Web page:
On the second day, the orthopaedic surgeons repeated irrigation and debridement of Smith’s wounds.

Within 72 hours of his injuries, Smith was stabilized and aeromedically evacuated from the theater with both of his arms splinted. He had been extubated and was able to follow commands and demonstrated use of both hands.

He arrived at a hospital outside the combat zone and was recovering well from his chest and abdominal wounds. Surgeons continued repeat irrigation and debridement of his open wounds. Five days after he was injured, Smith arrived at a stateside tertiary care military hospital and received repeated irrigation and debridement of his wounds.

At this point, what plan would you recommend for definitive care of Smith’s injuries? What concerns would you have for the positioning and approach?  Would you fix both sides at once?

Multiple Gunshot Wounds – Part 1 Now Live


Maj Smith, a 22-year-old male, was just three weeks into his second tour of duty. While on foot patrol one afternoon, Smith and his squad broke off from the company to begin house-to-house searches in one of the more dangerous neighborhoods in the area. Moments after entering one home, they surprised a group of insurgents, who quickly open fire on the squad.

“I remember ordering my men to take cover and the next thing I knew, I was in a battalion aid station,” recalled Smith.

Smith suffered multiple gunshot wounds while trying to get his squad to safety. A nearby squad heard the gunfire and was soon able to contain the insurgents and transport Smith and his men to medical care. Both of Smith’s arms were wounded and he was bleeding from his flank, where a bullet penetrated both his right arm and his chest. Also, he was having difficulty breathing. The company had been well trained in front-line first aid and buddy care. One soldier applied tourniquets to both upper arms to slow the bleeding while another applied direct pressure and clean bandages to Smith’s open wounds. They also performed decompression of Smith’s right chest, which eased his breathing while they waited for the medevac chopper to arrive.

At a nearby combat support hospital, Smith saw the first doctor to manage his many wounds. The diagnosis included orthopaedic injuries consisting of bilateral distal third, open, comminuted humerus fractures, a left small finger comminuted metacarpal fracture, and multiple soft tissue fragmentary injuries. Non-orthopaedic injuries were a right-side pneumothorax, bilateral testicular rupture, and a gunshot wound to the abdomen.

In an echelon 2 medical facility, where basic surgical stabilization care can be provided, what sequence of care would you recommend for this patient?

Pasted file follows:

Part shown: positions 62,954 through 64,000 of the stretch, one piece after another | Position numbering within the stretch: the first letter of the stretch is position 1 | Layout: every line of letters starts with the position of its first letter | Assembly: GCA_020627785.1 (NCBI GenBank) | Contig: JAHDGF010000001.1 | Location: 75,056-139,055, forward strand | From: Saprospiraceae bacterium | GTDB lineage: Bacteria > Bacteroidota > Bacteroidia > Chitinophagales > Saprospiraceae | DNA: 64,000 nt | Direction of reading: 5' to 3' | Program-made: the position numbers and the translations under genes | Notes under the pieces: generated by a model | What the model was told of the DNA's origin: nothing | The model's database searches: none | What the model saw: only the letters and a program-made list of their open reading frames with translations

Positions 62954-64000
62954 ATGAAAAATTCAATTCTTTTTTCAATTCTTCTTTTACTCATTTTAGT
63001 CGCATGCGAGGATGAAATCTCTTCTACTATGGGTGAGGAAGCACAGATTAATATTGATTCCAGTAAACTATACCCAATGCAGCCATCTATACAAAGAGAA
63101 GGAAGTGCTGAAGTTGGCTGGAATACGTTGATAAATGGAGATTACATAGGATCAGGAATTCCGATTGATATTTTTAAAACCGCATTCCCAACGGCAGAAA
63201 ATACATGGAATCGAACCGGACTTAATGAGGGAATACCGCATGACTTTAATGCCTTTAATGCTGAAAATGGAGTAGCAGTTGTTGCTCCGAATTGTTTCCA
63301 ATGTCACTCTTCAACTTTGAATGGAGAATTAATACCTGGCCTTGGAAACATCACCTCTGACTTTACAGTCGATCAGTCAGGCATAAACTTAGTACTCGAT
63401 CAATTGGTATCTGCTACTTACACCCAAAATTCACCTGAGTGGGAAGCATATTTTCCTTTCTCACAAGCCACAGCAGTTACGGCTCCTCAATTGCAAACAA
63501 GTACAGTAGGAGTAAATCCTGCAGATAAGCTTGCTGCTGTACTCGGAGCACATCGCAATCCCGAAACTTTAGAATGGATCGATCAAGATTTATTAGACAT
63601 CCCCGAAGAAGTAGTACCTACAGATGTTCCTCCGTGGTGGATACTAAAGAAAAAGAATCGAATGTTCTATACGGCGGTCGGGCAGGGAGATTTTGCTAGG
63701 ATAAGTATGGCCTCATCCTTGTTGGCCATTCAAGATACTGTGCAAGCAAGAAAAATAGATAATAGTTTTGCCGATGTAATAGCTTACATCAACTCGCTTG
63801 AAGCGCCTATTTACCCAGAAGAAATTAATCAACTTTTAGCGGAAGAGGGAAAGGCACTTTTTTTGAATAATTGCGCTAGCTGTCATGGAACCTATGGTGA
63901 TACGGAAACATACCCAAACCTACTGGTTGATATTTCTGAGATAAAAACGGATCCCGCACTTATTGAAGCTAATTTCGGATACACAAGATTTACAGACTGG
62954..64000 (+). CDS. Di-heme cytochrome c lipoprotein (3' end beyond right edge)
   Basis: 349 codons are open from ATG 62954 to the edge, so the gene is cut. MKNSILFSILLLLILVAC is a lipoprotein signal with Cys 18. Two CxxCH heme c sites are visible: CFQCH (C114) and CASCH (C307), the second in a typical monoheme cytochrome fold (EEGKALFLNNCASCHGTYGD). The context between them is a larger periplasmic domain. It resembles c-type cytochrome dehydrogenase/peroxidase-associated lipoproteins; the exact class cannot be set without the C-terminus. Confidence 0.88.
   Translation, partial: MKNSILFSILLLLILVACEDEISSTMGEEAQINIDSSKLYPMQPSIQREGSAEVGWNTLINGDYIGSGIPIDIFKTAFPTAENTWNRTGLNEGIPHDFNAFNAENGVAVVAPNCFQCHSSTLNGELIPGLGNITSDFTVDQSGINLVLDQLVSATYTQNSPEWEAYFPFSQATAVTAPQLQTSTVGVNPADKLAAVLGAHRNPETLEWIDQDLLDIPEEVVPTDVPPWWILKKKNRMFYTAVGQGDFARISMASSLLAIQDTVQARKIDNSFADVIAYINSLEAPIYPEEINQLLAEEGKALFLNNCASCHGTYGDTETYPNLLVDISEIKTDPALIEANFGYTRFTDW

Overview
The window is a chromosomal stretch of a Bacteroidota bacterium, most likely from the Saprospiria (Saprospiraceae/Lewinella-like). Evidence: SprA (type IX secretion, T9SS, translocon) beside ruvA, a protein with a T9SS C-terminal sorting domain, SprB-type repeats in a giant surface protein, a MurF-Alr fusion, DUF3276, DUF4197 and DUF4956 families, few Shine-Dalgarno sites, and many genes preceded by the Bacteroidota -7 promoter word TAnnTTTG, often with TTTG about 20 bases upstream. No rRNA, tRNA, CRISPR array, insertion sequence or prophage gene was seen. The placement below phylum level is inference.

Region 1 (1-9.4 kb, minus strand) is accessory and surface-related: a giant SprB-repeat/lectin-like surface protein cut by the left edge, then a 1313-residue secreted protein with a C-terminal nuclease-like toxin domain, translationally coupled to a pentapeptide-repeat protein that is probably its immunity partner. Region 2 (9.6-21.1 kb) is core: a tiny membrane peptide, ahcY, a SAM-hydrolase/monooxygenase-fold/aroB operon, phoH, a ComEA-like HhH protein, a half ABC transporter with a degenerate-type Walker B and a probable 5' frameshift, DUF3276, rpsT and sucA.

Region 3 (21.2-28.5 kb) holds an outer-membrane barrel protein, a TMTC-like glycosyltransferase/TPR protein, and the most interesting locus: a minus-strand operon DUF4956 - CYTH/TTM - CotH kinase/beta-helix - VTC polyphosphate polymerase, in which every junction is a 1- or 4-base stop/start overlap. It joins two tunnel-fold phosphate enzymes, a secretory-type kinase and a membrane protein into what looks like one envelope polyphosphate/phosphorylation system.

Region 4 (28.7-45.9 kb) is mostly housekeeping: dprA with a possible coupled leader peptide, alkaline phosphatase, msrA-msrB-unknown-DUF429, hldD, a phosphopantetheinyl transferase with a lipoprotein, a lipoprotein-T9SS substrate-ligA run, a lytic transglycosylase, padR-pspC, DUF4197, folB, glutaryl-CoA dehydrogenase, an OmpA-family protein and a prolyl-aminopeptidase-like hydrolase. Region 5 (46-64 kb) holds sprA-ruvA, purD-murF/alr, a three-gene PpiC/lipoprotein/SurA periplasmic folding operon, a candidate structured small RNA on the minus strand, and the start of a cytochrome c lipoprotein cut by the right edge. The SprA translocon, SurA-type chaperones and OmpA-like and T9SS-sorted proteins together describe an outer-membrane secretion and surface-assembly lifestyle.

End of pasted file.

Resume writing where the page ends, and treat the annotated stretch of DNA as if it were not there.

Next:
Case of the Month – UXO Hand – Part 2 Now Live


Aeromedical evacuation to a higher echelon care facility was not approved for this patient.  The surgical team’s first task was to clean and revise her amputations. They removed her index finger metacarpal because it was already fractured near its base and removed about half of her middle finger metacarpal to debulk the closure/flap area.

“We needed to pin her metacarpal fracture but didn’t have a C-arm, so we did the best we could in this deployed austere environment” the surgeon recounted.

Doing what they could without subspecialty availability or modern fluoroscopic imaging, the surgical team then performed a closure with a drain.  They made sure the closure wasn’t under tension and Muna Z. could reach the tips of her ring and small fingers with her thumb.


“We tried to do as much as we could for her, seeing how she’ll only have access to very limited care at an Afghan hospital, which is where she’ll be transferred next.  We also gave her father a bag of food and some military blankets.  The entire surgical team was near tears as the appreciative father spoke to us in translated statements of thanks when his daughter was ready to be discharged from care.”

If Muna Z.’s fracture and soft tissue wounds heal, she should have a functional hand for gripping.


What other options could be considered for soft tissue coverage of a hand if local coverage is needed?

Case of the Month – UXO Hand – Part 1 Now Live


Twelve-year-old Muna Z. was playing outside her home when a half buried object caught her eye.  Always inquisitive, she started to dig up the item to discover what it was.  As Muna Z. leaned over to pull the object from the ground, her would-be treasure detonated.

Muna Z.’s father rushed outside when he heard the commotion and saw that the unexploded ordnance (UXO) (i.e., unexploded mine, rocket, mortar, bullet) that triggered his daughter’s curiosity had cost her an eye and part of her right hand.

“Muna Z.’s father sought medical help in the local area, but was turned away.  He brought her to our combat support hospital praying that we could do whatever was possible to prevent complete amputation of her hand. We quickly determined she had sustained a traumatic blast amputation of her right index finger, near amputation of her middle finger, and associated fractures of the second and first metacarpal bases.  It was apparent that her eye had sustained an open globe injury and could not be salvaged.  He cried as he explained his biggest fear was that her hand would be amputated and what that stigma would mean for her future life in the community.  Realizing this stigma, as well as the functional activities of daily living (ADL) challenges Muna Z. will now face in her life will be much more difficult with only one hand, we did our best to perform a salvage. While we operated, her father prayed outside on our porch.”



In this setting, to what lengths should we proceed in order to obtain subspecialty care for this individual?  Often the mantra in austere environments is that measures to save “life, limb, or eyesight” qualify patients to receive priority care that may include aeromedical evacuation. 

Case of the Month — Spanning Fixation and Proximal Femur